By Cheryl Smith, Publisher
Sometimes folks get caught up in the wrong thing. Misplaced aggression is a terrible thing. Recently, as I scanned my social media timeline, I viewed numerous pictures of new initiates into sororities and fraternities. I’m speaking specifically of the members of Black Greek Letter Organizations (BGLOs). It was especially nice to see generational participation because what that also showed was generational education as the organizations are for the college educated. So I salute us being educated and engaged because there are some very positive discussions I could have about the value of each organization and their members, as well as the impact these organization’s members have had on society. As a member of Delta Sigma Theta Sorority, Inc., I have always respected the other organizations.
First of all, they were for blacks and then their foundations are so similar, even with their differences. While I’ve always enjoyed the spirited back and forth that I’ve shared with my sisters of the other sororities: Alpha Kappa Alpha, Zeta Phi Beta and Sigma Gamma Rho; going in with a strong love for my people, I viewed the women as my sisters because we were, after all, Black Queens. When all was said and done, we are more collectively than separate and espousing a slave mentality.
If you choose your friends, loved ones, employees, pastor, doctor and family members based on the organization they belong to; well you’re definitely devaluing the life of others and yourself. You’re missing out on so much. You’re limiting the opportunities you have to expand your horizons and enjoy life to its fullest.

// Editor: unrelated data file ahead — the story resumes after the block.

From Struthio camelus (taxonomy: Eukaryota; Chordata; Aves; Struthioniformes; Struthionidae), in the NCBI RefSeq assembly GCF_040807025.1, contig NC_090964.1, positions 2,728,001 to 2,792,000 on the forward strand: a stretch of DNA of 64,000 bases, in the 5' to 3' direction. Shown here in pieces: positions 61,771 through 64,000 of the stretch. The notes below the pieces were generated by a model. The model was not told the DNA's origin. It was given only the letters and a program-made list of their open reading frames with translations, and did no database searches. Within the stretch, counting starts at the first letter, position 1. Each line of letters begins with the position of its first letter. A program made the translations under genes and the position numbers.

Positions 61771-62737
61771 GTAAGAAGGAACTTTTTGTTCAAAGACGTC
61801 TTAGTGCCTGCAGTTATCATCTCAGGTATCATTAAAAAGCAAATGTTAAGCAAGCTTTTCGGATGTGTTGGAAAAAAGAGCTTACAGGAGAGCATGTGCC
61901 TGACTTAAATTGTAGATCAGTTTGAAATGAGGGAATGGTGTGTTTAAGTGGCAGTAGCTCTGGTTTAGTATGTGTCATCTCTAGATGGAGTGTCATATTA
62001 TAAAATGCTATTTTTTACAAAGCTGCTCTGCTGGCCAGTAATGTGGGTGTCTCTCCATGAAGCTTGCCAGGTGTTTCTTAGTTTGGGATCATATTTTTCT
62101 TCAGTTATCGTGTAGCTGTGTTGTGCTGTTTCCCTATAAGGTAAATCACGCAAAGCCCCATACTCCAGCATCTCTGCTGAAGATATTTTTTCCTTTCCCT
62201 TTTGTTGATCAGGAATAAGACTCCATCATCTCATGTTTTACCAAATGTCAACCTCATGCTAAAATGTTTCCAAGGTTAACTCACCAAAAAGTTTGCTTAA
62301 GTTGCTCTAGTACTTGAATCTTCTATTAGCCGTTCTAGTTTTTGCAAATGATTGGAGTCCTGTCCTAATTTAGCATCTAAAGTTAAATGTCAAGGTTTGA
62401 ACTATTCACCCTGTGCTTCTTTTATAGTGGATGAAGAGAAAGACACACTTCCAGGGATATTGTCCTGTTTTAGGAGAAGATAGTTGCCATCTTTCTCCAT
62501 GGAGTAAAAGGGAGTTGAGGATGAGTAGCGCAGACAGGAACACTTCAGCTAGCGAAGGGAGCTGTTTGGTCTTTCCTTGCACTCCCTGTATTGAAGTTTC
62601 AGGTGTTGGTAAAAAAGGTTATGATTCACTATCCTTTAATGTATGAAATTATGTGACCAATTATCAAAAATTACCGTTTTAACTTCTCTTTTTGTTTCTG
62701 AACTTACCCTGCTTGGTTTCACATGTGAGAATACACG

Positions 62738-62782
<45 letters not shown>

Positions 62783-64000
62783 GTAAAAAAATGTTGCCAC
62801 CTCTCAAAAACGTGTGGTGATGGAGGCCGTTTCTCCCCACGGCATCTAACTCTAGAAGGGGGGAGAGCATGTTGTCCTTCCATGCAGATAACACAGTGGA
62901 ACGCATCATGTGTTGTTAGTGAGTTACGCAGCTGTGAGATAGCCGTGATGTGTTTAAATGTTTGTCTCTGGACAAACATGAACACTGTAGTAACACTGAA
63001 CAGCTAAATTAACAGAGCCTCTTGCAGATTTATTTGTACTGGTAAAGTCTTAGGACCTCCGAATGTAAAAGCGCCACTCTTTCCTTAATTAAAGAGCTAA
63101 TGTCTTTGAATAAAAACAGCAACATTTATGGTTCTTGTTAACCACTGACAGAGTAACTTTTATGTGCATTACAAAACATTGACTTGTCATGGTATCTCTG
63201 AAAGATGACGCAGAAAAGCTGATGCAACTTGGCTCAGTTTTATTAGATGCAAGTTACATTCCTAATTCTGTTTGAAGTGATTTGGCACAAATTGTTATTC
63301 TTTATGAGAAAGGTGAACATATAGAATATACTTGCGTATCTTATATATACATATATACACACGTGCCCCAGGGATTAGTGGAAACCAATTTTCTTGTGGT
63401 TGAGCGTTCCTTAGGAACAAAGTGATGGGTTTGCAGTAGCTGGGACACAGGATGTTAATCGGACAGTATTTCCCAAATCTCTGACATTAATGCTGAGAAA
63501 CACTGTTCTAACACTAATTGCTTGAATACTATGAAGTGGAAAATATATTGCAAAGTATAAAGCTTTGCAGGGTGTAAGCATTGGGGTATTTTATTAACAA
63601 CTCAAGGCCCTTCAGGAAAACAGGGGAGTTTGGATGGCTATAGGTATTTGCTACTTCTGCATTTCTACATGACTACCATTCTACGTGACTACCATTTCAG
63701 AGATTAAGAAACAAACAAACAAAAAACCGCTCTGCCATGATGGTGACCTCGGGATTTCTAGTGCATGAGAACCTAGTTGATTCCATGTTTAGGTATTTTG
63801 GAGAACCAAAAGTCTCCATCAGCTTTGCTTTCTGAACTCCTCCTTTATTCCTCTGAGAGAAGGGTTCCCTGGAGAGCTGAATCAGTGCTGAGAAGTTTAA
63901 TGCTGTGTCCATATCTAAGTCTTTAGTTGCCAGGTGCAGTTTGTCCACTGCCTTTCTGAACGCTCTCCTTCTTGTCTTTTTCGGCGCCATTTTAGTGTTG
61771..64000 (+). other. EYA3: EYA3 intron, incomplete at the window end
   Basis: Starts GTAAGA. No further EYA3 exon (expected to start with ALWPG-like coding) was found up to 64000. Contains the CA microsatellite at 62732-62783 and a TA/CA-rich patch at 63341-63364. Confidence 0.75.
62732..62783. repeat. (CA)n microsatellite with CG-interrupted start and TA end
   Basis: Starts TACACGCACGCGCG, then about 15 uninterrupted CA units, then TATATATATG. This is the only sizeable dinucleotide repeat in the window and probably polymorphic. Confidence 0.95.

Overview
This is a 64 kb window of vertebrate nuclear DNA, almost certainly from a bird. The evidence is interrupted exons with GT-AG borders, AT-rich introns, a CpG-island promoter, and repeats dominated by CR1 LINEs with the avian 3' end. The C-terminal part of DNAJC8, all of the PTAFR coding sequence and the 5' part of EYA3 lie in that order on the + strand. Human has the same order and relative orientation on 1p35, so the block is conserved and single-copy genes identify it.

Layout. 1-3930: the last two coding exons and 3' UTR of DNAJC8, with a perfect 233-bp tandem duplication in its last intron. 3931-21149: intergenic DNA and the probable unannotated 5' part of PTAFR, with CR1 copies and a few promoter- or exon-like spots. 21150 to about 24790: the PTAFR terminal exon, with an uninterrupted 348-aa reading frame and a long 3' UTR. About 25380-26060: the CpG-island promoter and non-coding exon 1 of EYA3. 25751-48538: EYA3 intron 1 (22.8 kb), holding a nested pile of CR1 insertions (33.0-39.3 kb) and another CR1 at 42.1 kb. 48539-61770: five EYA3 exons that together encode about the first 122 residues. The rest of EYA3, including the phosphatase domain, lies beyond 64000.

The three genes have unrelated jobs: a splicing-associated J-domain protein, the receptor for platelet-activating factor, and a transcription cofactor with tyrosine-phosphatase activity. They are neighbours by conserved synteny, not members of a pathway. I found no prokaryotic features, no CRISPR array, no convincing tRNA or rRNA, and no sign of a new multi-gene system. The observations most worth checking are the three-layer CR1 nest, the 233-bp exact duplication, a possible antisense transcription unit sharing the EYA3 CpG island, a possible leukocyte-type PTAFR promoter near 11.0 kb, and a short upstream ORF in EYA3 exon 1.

Which brings me to my truth. When I was at Florida A&M University, I met a wonderful young lady, Martha “Marty” Graden (later Muhammad). She was talented, loving, beautiful and smart; pretty much like another woman I met when I moved to Dallas, Lesia Swain. Lesia was a newspaper publisher and outstanding sister living in Oklahoma City, who I got to know through my involvement with the National Newspaper Publishers Association. Unfortunately the former Miss Langston University died at a young age, in her 30s, devastating many.
Then there’s Dr. Keisha Lankford. I met young Keisha when she was a college student participating in the Dr. Emmett J. Conrad Internship Program under the leadership of founder, State Sen. Royce West. These three women were all initiated into Sigma Gamma Rho Sorority, Inc., and they each have a special place in my heart. Early on I knew that Keisha was special.
Over the years she hasn’t proven me wrong. She is a born leader, a committed and focused team player with an impeccable work ethic. Did I also say she has a beautiful heart and spirit? Well, it was a proud moment as I stood watching her take the oath of office, becoming a member of the Cedar Hill (Texas) School Board on Monday, May 20, 2019. Garnering 69% of the vote Trustee Lankford, stood tall and proud, looking gorgeous and focused. Then she talked about her commitment to the “babies.”
That commitment she referred to didn’t come overnight. Her desire and commitment is well-known. Just look at her work in the classrooms, boardrooms, community centers and in the streets. And yes, she’ll even come into your home because she goes where she needs to go to “save the babies.” The name Keisha is becoming popular among elected officials.
Atlanta, GA has a mayor (who is also my sorority sister) named Keisha, and now Cedar Hill, TX has a School Board Trustee named Keisha. Many of the accolades that I could espouse fit both women and I am so proud of them both. When I think about the revolutionary and uplifting work that Trustee Lankford and her husband, Oliver, are doing, I can’t help but smile.
The nonprofit, Lankford Avenue, has year round programming that strengthens the family and our communities. They are committed to ending domestic violence. Yes, that’s a challenging and noble undertaking but the Lankford’s, and their team members, are not fainthearted. They are making a difference. I’m looking forward to watching Dr. Lankford go to work on the School Board. In fact, the work began that day. It was the swearing in ceremony, then executive session, followed by the public meeting.
Great things are happening in Cedar Hill. Among victories to celebrate and watch, Cedar Hill elected the first African American Mayor, in Stephen Mason; and long-time city manager Alan Sims and Shirley Daniels joined the city council. If you don’t know Keisha, get to know her. Her star continues to rise and she lifts as she climbs.